Bracing for the Storm
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Israel Defense Forces (IDF) recently deployed drones to strike at Hezbollah, the Iran-backed militia that also wields significant political power in Lebanon, Reuters reported. The rocket fire and missile exchanges between the IDF and Hezbollah and its allies have become a daily occurrence, the newswire wrote.
These Lebanon-based militias that include a wing of Gaza’s leaders, Hamas – all designated as terror groups by the US and the European Union – have been escalating their attacks on Israel since Hamas overran Israeli defenses and massacred civilians in the south on Oct. 7, as Deutsche Welle explained.
As a result, the atmosphere in Beirut and elsewhere in Lebanon has grown tense as fears of war breaking out in the country grow. Restaurants, hotels and bars have been emptying in the Lebanese capital, which has long been known for defying hardship to live life to excess.
But people in Lebanon, a mosaic of religions and groups, are nervous. The Lebanese remember the war between Hezbollah and Israel in 2006, when Israeli jets leveled entire blocks in Beirut. Many of those who suffered in 2006 now sympathize with Hezbollah.
Beirut resident Abu Qassem’s sisters and daughter were among as many as 20,000 people who had fled southern Lebanon to escape escalating violence near the Israeli border. “I’m too old to fight myself, but if war breaks out, I will go to the village to cook or wash their clothes,” he told the Guardian. “For us people of the south, after God, we only have faith in the resistance.”
Others don’t care about the politics but can’t leave: Syria isn’t an option anymore as it was in 2006 when it took thousands of refugees from Lebanon, and rents in other parts of Lebanon have skyrocketed as people move away from the south. “Everyone in Lebanon is in financial hardship,” said one elderly woman in a suburb of Beirut. “I can’t go and burden other people. If I die, I die in dignity at home.”
Lebanese leaders are working furiously to avoid a full-blown war, however, as memories, scars and rubble also linger from the brutal civil war it experienced between 1975 and 1990, which was also exacerbated, in part, by the involvement of armed Palestinians, Israelis and Syria. According to researchers, no country has been more impacted by the Israeli-Palestinian conflict than Lebanon – and Palestinian refugees are blamed for the civil war that killed more than 100,000 people.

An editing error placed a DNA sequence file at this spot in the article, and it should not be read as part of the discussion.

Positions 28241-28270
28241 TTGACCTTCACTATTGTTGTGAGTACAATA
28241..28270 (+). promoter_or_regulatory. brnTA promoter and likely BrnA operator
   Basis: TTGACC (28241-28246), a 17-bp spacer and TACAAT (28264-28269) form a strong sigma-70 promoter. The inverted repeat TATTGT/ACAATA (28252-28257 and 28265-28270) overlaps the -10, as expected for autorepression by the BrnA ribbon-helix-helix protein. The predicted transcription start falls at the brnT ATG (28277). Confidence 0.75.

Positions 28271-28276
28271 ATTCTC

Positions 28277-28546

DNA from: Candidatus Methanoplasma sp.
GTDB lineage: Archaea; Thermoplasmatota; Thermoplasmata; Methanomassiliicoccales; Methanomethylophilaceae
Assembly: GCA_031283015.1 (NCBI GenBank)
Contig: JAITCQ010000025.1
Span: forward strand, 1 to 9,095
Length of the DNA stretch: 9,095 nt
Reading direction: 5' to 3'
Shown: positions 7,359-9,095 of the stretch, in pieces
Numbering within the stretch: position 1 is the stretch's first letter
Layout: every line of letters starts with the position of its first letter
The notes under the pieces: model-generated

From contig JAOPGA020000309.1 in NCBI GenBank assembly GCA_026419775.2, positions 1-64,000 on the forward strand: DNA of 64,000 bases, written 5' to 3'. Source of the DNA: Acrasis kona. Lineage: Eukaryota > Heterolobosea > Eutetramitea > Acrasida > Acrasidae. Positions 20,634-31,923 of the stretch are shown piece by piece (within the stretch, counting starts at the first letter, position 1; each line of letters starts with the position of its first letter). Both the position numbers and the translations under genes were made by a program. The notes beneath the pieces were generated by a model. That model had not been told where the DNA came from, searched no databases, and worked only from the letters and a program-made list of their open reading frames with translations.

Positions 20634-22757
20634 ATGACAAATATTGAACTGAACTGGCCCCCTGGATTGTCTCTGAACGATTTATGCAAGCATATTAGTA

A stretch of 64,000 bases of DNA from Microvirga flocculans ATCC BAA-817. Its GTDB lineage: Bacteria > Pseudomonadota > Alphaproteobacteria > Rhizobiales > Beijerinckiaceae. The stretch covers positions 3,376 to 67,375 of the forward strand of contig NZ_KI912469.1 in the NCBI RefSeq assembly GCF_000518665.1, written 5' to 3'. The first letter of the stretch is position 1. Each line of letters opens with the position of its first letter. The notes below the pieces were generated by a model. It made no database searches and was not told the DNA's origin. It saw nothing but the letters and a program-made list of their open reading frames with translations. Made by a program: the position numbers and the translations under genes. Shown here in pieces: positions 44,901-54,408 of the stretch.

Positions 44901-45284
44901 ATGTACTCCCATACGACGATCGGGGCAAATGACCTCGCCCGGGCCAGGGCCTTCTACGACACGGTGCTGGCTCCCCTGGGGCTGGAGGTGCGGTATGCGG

Now, as a result of those fears, Prime Minister Najib Mikati, for instance, has reaffirmed his commitment to the United Nations resolutions that were designed to maintain peace on his country’s border with Israel, Al-Monitor noted.
And as Hamas pressures Hezbollah to increase its engagement, Lebanese politicians are pressuring Hezbollah to refrain from escalating conflict with Israel, the Washington Post reported. “All Western countries are talking to us, are sending their ambassadors, saying Hezbollah must not enter the war,” a senior Lebanese official told the newspaper. “What we tell [Hezbollah], as the government, is that, ‘We can’t take a war.’ And the answer is, ‘We understand you. But we can also not take the fall of Hamas.’”
Mikati, however, has good reason to do everything he can to keep the fighting from escalating in his country. There’s a good chance the Lebanese state would not survive a conflict, Reuters explained, citing an “economy in ruins and a crumbling state.”
Lebanon has been on the verge of collapse for years, lacking the resources to properly dispose of trash, or keep track of a warehouse of fertilizers that exploded in 2020, killing more than 200 people, injuring 6,000, and damaging the harbor and other parts of the capital. Jobs have disappeared, banks are robbed just to recover personal savings and inflation at times has reached 350 percent, according to the World Bank. The country has lacked true political leadership for years, wrote GIS.
Hezbollah so far has coordinated attacks so as not to elicit devastating responses, said analysts. They want to harass Israel as a member of a coalition of pro-Iranian, anti-Israel organizations – the “axis of resistance,” according to National Public Radio – not trigger a humanitarian crisis in their backyard.
The situation, however, is perilous. American officials and researchers at the International Monetary Fund have warned that, even without a full-blown war, more violence could seriously undermine Lebanon and other fragile states in the region, the Associated Press reported.
These assessments aren’t yet using the analogy of a powder keg, but they might as well be.